All Things Considered

Weekdays at 3:00pm
Robert Siegel, Michele Norris and Melissa Block

All Things Considered is the most listened-to, afternoon drive-time, news radio program in the country. Every weekday the two-hour show is hosted by Robert Siegel, Michele Norris and Melissa Block. 

During each broadcast, stories and reports come to listeners from NPR reporters and correspondents based throughout the United States and the world. The hosts interview newsmakers and contribute their own reporting.

All Things Considered has earned many of journalism's highest honors, including the George Foster Peabody Award, the Alfred I. duPont-Columbia University Award and the Overseas Press Club Award.

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Code Switch
4:22 pm
Fri October 11, 2013

'Fetch Clay, Make Man': Ali, Fetchit And The 'Anchor Punch'

In 1965, Muhammad Ali and Lincoln Perry (Stepin Fetchit) teamed up in pursuit of a legendary boxing technique: the anchor punch.
Courtesy of New York Theatre Workshop

Originally published on Fri October 11, 2013 5:38 pm

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Muhammad Ali's first title defense, a first-round TKO of Sonny Liston in 1965, propelled Ali to the status of icon. In Ali's training camp before the fight was an icon from an earlier era: Lincoln Perry. He was the first African-American movie star, who went by the stage name Stepin Fetchi. The relationship between the two men is the subject of an off-Broadway play called Fetch Clay, Make Man.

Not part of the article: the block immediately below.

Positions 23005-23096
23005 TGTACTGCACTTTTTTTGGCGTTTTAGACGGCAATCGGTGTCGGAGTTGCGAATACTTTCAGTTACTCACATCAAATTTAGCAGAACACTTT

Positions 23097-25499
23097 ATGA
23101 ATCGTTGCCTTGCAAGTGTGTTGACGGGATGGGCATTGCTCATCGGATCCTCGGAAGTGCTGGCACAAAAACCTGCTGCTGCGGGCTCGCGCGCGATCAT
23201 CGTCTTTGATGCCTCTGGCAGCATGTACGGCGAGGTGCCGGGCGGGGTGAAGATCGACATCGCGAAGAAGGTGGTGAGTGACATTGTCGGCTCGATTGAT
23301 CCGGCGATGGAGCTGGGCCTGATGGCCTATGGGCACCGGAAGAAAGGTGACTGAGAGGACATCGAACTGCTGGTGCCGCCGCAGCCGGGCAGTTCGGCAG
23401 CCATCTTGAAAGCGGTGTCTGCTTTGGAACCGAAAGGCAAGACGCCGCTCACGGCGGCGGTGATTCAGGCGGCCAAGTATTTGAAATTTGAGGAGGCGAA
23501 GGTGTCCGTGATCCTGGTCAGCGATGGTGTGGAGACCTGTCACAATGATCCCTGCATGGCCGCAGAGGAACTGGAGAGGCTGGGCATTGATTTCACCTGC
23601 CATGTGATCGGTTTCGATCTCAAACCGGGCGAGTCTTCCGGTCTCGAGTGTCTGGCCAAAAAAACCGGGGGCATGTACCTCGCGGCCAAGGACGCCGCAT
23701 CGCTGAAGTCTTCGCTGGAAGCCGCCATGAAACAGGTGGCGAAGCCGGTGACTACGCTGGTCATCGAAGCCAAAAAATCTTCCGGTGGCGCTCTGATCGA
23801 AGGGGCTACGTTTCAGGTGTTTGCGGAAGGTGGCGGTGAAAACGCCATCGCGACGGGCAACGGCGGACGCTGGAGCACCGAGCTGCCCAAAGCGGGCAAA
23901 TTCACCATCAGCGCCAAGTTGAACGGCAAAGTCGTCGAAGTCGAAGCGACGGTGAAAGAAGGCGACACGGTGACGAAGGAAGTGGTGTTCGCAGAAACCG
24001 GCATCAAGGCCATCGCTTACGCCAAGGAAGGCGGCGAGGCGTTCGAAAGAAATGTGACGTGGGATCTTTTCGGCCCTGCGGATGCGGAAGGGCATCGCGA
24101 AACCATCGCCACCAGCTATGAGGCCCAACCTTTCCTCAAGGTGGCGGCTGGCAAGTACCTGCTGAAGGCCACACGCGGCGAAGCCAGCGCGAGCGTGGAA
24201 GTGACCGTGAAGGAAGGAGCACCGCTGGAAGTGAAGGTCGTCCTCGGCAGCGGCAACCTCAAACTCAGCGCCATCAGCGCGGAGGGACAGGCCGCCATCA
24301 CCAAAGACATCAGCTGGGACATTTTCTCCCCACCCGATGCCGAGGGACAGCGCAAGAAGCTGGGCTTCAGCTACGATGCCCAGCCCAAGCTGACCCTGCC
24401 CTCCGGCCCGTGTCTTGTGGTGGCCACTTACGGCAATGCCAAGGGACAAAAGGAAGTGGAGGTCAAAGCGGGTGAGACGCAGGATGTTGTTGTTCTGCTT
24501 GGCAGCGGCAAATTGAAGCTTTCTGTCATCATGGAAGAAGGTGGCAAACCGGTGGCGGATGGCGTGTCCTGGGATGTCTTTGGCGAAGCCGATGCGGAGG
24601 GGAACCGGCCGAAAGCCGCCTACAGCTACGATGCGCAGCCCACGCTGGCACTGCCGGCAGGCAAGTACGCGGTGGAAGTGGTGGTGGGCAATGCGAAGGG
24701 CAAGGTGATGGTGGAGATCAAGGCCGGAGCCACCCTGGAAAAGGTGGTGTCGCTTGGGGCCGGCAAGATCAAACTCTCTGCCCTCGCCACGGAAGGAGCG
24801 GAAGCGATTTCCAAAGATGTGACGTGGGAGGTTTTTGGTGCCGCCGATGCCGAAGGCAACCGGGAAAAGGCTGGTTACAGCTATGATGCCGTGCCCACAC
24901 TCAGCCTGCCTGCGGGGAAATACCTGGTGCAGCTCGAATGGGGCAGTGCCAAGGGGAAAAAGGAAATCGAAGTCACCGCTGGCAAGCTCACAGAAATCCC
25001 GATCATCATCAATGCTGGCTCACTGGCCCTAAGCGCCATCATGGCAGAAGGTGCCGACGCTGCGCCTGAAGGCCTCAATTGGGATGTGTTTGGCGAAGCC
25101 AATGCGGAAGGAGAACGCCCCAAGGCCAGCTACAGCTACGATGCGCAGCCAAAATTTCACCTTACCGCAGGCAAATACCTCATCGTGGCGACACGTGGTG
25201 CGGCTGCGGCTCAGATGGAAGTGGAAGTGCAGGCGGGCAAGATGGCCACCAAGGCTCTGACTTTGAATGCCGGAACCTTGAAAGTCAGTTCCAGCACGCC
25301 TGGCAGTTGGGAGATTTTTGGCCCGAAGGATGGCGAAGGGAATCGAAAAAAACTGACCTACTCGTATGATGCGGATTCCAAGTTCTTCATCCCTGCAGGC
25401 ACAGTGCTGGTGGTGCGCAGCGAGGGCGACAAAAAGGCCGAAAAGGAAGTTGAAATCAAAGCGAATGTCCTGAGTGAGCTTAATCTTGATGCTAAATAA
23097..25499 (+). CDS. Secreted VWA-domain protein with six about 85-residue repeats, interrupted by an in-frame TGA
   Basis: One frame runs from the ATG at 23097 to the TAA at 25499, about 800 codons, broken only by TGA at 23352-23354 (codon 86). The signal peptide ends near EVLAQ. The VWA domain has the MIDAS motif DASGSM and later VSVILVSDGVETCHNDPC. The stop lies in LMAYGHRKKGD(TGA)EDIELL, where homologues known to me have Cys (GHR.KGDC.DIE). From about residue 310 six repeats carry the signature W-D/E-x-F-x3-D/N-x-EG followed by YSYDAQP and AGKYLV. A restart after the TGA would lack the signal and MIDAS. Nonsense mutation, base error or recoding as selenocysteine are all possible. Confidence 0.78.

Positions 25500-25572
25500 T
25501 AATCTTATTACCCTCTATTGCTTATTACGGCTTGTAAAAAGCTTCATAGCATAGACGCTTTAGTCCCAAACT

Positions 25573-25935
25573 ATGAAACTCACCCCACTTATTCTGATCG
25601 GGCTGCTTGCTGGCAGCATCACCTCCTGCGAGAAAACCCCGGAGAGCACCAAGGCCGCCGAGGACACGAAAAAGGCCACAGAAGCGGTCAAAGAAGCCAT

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Shots - Health News
7:33 pm
Thu October 10, 2013

Shutdown Imperils Costly Lab Mice, Years Of Research

Bob Adams is a lab animal veterinarian at Johns Hopkins University.
Maggie Starbard NPR

The government shutdown is likely to mean an early death for thousands of mice used in research on diseases such as diabetes, cancer and Alzheimer's.

Federal research centers including the National Institutes of Health will have to kill some mice to avoid overcrowding, researchers say. Others will die because it is impossible to maintain certain lines of genetically altered mice without constant monitoring by scientists. And most federal scientists have been banned from their own labs since Oct. 1.

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NPR Story
7:33 pm
Thu October 10, 2013

What's Behind The Partisan Thaw In Washington?

On Thursday, President Obama met with Senate Democrats. Then he met with House Republicans. And White House staff members continued talks with their counterparts from the House GOP leadership. All that talking just a day after there was radio silence between the two parties. One strong possibility for the change in attitudes is a new NBC/Wall Street Journal poll that shows that the majority of Americans blame Republicans for the ongoing government shutdown and just 20 percent of people approve of the Republican party.

What Comes Next? Conversations On The Afterlife
4:45 pm
Thu October 10, 2013

For Rabbi, A Just God Without An Afterlife Is 'Inconceivable'

Stones placed on a Jewish grave to show respect for the deceased. Orthodox Rabbi Joseph Telushkin says Jewish tradition holds that there is an afterlife but doesn't encourage speculation on what it might be like.
iStockphoto.com

Originally published on Thu October 10, 2013 7:33 pm

Millions of Americans believe in the afterlife, and author and scholar Joseph Telushkin is no exception. The Orthodox rabbi has written extensively about Judaism and says that the concept of God is incompatible with the idea that life ends at death.

He holds that conviction so strongly, he tells NPR's Robert Siegel, because he believes that God is just — and he has to assume that a just God would provide some reward to a person who has lived his or her life well, while imposing a different fate upon those who do evil.

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Remembrances
4:45 pm
Thu October 10, 2013

Scott Carpenter, Second US Astronaut To Orbit Earth, Dies